Our criminal justice system is in dire straits.  Too many people are incarcerated for too many nonviolent offenses and it costs too much money. 

Most of those who land behind bars are men of color from the lower rungs of the socioeconomic ladder.  Yet, despite the compelling need for change in this area, criminal justice reform traditionally rests even lower on the policy agendas of elected officials.  Why do our politicians, even purported progressives, tend to shy away from the issue? 

As we approach the first anniversary of the shooting death of unarmed African-American teenager Michael Brown by a white police officer in Ferguson, Missouri, it seems as if the political calculus has indeed shifted.

Consider the political variables.  For one thing, a good number of the people who would benefit most directly from changes to mass incarceration rates and racial bias in the process have felony records that, in many states, bar them from exercising their right to vote. For another, those most indirectly affected – families of inmates and residents of low-income neighborhoods that bear the brunt of our nation’s controversial policing policies – are often poor.  In other words, they are not writing campaign checks or otherwise serving as bundlers for rich contributors in their social circles.  If they are, then they may receive individualized attention from pols. (See Exhibit A: President Bill Clinton’s pardon of convicted financier Marc Rich, the spouse of Denise Rich, a fabled Democratic Party fundraiser).

Finally, the average voter identifies more with being a victim of crime than being charged with one.  Tough on crime rhetoric resonates—and anything short of that message runs the risk of appearing soft on crime.  Many a candidate’s campaign has gone off the rails because of an ill-conceived criminal justice decision or, even more, a high-profile crime that occurred during their watch.  Massachusetts Governor Mike Dukakis’s seemingly inexorable rise to the Presidency in 1988 foundered due to a series of blunders.  But perhaps more than any political misstep (that tank, oh goodness), his campaign collapsed due to a political attack ad launched by his Republican opponent, George H.W. Bush.  The ad highlighted the saga of Willie Horton, a Massachusetts inmate who was released on furlough during Dukakis’s tenure and went on to commit violent crimes.

The shadow of Willie Horton has loomed large over politicians for the past quarter century.  Barack Obama’s election in 2008 ushered in an era of hope for lefties keen on criminal justice reform.  Eager progressives fantasized that President Obama would not only fulfill his campaign promise to close the military prison at Guantanamo Bay, but also end over-criminalization, spearhead abandonment of the federal death penalty, and begin to address racial bias in policing. This segment of the electorate was left largely disappointed during the President’s first term and much of his second: Guantanamo Bay remained open, drone strikes increased, and the Department of Justice continued to pursue the death penalty in certain cases.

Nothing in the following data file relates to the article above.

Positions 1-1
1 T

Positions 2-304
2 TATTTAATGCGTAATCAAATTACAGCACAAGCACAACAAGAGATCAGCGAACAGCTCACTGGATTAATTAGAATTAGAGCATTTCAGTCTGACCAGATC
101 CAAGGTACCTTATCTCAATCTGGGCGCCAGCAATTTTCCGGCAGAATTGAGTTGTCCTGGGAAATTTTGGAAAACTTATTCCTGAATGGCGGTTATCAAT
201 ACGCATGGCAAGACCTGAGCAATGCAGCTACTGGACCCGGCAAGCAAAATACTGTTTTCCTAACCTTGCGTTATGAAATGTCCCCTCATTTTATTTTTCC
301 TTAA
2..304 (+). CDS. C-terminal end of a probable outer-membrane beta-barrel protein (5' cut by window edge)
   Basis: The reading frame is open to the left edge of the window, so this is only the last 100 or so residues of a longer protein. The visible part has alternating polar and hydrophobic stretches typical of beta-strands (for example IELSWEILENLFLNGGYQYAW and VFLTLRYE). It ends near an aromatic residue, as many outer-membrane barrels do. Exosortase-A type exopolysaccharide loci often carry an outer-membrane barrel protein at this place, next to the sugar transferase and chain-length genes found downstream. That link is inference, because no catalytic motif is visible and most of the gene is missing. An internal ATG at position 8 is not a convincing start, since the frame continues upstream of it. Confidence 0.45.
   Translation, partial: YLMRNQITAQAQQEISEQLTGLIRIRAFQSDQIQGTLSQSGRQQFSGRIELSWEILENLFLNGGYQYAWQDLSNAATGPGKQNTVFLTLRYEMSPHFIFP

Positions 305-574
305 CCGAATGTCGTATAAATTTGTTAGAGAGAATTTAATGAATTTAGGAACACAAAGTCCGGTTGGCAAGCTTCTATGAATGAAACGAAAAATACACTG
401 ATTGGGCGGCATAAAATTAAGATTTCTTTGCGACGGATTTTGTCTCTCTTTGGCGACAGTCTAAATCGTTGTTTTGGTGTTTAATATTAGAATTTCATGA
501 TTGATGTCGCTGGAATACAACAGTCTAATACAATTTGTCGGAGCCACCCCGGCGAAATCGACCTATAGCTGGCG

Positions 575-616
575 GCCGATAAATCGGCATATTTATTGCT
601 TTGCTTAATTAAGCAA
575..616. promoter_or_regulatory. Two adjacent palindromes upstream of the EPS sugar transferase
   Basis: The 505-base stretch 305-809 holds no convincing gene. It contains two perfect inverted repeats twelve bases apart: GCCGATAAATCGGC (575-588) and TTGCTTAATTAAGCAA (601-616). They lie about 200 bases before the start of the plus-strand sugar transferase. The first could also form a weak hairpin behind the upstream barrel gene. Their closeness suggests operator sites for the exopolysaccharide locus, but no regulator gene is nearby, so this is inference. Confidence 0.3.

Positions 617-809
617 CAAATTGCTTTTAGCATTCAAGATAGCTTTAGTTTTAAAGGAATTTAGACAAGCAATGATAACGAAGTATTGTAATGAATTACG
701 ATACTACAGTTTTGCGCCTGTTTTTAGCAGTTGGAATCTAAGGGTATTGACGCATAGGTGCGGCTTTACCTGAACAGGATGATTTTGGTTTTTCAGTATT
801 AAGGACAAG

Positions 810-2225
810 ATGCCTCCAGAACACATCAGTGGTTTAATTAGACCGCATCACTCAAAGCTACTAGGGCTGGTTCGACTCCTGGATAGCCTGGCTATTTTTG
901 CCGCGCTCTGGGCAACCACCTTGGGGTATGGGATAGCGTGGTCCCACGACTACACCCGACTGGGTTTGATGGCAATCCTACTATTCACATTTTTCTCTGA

But are the times changing when it comes to the politics of criminal justice reform? As we approach the first anniversary of the shooting death of unarmed African-American teenager Michael Brown by a white police officer in Ferguson, Missouri, it seems as if the political calculus has indeed shifted. Public anger at unfair policing, prosecutorial, and correctional policies has reached a fever pitch.  And President Obama is responding.  Just this week he commuted the sentences of 46 nonviolent federal prisoners, gave a rousing speech on the topic of criminal justice at an NAACP convention, and became the first sitting president to visit a federal prison.

President Obama is a lame duck in the waning days of his tenure, to be sure, but does his growing boldness on the issue of criminal justice portend anything for other politicians? It might.  The Nebraska legislature, one of the most conservative in the nation, recently abolished the death penalty.  Many states are discussing whether to roll back so-called “mandatory minimum sentencing.”  And throughout the Northeast, political leaders are devising innovative, and generally non-punitive, measures to grapple with the soaring rate of opioid addiction.

The changing politics of criminal justice reform may be a passing fancy.  But I don’t think so.  The winds are blowing too hard in the direction of a more humane, more equitable, and more cost-effective approach to the forever vexing problem of how to treat criminal activity in our country.